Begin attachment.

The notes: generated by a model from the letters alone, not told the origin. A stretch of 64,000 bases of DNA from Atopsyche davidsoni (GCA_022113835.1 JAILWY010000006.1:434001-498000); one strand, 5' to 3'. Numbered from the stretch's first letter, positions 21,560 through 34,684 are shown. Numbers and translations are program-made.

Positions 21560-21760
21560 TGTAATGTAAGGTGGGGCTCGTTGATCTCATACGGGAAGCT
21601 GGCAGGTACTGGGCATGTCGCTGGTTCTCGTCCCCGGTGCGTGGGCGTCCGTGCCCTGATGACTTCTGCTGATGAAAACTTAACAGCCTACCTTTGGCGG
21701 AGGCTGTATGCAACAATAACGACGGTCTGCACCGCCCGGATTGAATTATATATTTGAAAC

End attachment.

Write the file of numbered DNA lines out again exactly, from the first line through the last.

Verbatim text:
The notes: generated by a model from the letters alone, not told the origin. A stretch of 64,000 bases of DNA from Atopsyche davidsoni (GCA_022113835.1 JAILWY010000006.1:434001-498000); one strand, 5' to 3'. Numbered from the stretch's first letter, positions 21,560 through 34,684 are shown. Numbers and translations are program-made.

Positions 21560-21760
21560 TGTAATGTAAGGTGGGGCTCGTTGATCTCATACGGGAAGCT
21601 GGCAGGTACTGGGCATGTCGCTGGTTCTCGTCCCCGGTGCGTGGGCGTCCGTGCCCTGATGACTTCTGCTGATGAAAACTTAACAGCCTACCTTTGGCGG
21701 AGGCTGTATGCAACAATAACGACGGTCTGCACCGCCCGGATTGAATTATATATTTGAAAC